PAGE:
The 46th annual March for Life will take place Friday at the National Mall, where organizers say they expect 100,000 people to gather on behalf of the rights of the “pre-born.” Organizers say the rally will take place even if the government shutdown continues, which it seems likely to do.
The March for Life has been the largest event on the pro-life calendar for decades now. This year, it is taking place in the wake of two political developments that seemed to pull the movement’s fortunes in opposite directions. In October, conservative Judge Brett Kavanaugh joined the Supreme Court, an appointment that pro-life organizations hailed as a “resounding victory” after rallying to his defense during his contentious confirmation hearings. Exactly one month later, Democrats took control of the House of Representatives, sparking fears in anti-choice circles of rollbacks on policies like the Hyde Amendment, which prevents federal Medicaid funds from being used for most abortions.
All this will make for a mixed mood at the mall on Friday. “Like every other pro-lifer, I’m upset with a Republican Party that promises to defund Planned Parenthood every year, then takes control of the House, the Senate, and the presidency, yet fails to do so,” said conservative commentator Ben Shapiro, who will serve as the event’s headline speaker. Shapiro will record a live pro-life–themed edition of his podcast from the march in the morning and then deliver a brief keynote address from the main stage. Another speaker will be Abby Johnson, a former Planned Parenthood clinic director who experienced a dramatic conversion in 2009 and has since become a celebrity within the movement. A movie based on her story, Unplanned, will be in theaters in March.
As a hugely influential conservative voice on issues far beyond abortion, Shapiro is a major prize for the event, which has rarely attracted speakers who are relative celebrities outside the activist community. That makes the March for Life’s steady popularity all the more notable. Though attendance has fluctuated over the years, the event has expanded dramatically since a Labor Department lawyer turned activist, Nellie Gray, organized a protest outside the Capitol on the anniversary of Roe v. Wade. (Reporting at the time suggested that the 1974 rally attracted about 6,000 attendees, though the organization now claims 20,000 were there.) At its peak in 2013, shortly after Obama’s second inauguration, organizers estimated that 650,000 activists participated. Even if that’s a Trumpian overestimate, a crowd of half that size would be remarkable for an annual event focused on a seemingly intractable, if hot-button, policy issue.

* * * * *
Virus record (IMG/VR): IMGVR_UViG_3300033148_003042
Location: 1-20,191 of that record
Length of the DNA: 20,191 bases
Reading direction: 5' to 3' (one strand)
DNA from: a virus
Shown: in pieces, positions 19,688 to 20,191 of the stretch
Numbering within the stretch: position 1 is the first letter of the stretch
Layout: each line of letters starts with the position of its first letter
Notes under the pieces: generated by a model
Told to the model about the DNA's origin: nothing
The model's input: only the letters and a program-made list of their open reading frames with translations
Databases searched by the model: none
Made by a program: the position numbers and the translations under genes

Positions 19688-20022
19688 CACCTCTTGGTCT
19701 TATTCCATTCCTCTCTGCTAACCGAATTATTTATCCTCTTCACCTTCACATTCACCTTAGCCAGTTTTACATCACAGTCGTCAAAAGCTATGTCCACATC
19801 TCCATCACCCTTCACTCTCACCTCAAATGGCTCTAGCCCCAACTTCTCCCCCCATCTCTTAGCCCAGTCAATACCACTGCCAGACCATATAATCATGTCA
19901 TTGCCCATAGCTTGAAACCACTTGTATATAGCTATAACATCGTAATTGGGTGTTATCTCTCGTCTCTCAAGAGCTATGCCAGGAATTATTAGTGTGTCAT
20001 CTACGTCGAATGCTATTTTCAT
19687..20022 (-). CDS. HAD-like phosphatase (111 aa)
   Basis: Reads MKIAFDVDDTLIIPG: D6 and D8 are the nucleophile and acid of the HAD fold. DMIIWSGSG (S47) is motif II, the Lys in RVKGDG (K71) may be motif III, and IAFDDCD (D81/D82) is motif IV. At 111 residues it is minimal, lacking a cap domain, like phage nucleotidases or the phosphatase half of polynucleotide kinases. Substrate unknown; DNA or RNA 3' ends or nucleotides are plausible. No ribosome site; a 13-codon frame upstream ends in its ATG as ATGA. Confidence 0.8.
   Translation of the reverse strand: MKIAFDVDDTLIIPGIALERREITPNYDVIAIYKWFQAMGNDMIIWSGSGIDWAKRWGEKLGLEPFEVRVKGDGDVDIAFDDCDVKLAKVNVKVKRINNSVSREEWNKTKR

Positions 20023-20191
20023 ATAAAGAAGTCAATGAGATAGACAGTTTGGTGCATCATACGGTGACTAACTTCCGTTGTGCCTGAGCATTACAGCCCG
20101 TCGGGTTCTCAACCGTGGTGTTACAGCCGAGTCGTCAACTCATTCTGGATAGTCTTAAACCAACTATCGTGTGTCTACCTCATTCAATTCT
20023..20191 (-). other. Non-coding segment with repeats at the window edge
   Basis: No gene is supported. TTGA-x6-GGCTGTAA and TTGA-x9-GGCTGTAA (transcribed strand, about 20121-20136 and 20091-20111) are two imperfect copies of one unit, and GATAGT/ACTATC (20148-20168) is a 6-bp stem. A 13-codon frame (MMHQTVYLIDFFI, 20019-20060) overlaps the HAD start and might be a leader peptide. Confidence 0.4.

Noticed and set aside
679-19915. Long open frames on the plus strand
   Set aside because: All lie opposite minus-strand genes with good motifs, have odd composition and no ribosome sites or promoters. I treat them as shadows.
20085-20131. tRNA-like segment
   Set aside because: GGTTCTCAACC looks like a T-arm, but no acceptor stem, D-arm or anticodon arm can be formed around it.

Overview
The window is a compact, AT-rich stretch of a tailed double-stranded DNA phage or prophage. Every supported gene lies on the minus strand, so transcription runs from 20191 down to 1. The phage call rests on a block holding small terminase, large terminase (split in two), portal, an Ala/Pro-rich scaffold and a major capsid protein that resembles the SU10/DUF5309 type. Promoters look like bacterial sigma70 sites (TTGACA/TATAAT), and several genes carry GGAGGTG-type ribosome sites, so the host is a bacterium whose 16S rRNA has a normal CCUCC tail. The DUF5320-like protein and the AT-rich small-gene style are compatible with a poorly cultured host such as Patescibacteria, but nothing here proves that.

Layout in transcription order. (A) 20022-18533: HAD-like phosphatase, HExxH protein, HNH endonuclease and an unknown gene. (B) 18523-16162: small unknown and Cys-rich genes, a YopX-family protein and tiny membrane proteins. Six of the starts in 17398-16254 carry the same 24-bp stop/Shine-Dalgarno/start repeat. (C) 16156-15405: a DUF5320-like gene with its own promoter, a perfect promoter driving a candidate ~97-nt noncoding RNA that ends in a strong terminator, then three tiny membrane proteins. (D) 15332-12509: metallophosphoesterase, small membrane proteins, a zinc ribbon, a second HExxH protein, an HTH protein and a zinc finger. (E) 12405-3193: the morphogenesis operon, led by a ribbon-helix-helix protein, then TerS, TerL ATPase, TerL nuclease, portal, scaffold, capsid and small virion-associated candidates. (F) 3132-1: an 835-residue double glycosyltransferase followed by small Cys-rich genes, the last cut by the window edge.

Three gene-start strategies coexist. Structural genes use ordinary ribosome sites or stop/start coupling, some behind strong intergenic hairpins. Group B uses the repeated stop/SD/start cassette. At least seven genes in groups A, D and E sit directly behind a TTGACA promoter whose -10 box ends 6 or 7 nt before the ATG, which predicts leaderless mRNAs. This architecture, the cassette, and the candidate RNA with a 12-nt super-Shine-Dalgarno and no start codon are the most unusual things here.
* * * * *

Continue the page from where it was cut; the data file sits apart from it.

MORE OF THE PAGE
Critics of Shapiro’s appearance have argued that his presence turns the event into a Republican cheerleading session, instead of an event focused on a broad-based human rights agenda. But the march, like the pro-life movement itself, has long been dominated by political conservatives. Countless Republican elected officials have appeared at the event over the years, including Vice President Mike Pence, who in 2017 became the highest-ranking government official to appear live at the march itself. This year, he will speak at a related fundraising dinner on Friday night. (President Trump addressed attendees by satellite from the Rose Garden last year but has announced no plans to address the crowd this year.) Notably, this year’s speaker list also includes Dan Lipinski, one of the few pro-life Democrats remaining in Congress, who skipped last year’s march in the midst of a tough primary challenge based largely on his abortion views.
Outside the march itself, several religious organizations will host their own events to attract some of the thousands of anti-abortion visitors to the Capitol this weekend. The Southern Baptist Convention hosts a conference called Evangelicals for Life, conceived in part to encourage evangelical interest in the Catholic-dominated march—and to broaden the definition of “pro-life issues.” This year’s event includes sessions on immigration, criminal justice reform, racism, mental illness, gun violence, and disability issues. “It’s a place for people to land who say, ‘I care about the unborn and about justice; is there a place for me?’ ” said Dan Darling, vice president for communications for the denomination’s public-policy arm.
“On a cultural level, this is a moment for optimism,” Shapiro said, referring in part to steady decreases in abortion rates. “On a legal level, it’s a moment for wariness.” For now, conservatives still have a president in the White House who has shown an uncharacteristically steady commitment to limiting abortion rights. But progressives are increasingly matching—or even exceeding—their fervent commitment to reproductive issues. With both sides of the debate energized by the reshuffled political landscape, 2019 is poised to be a landmark year for abortion-related legislation. By next January, the mood at the March for Life could be very different—but in which direction is anyone’s guess.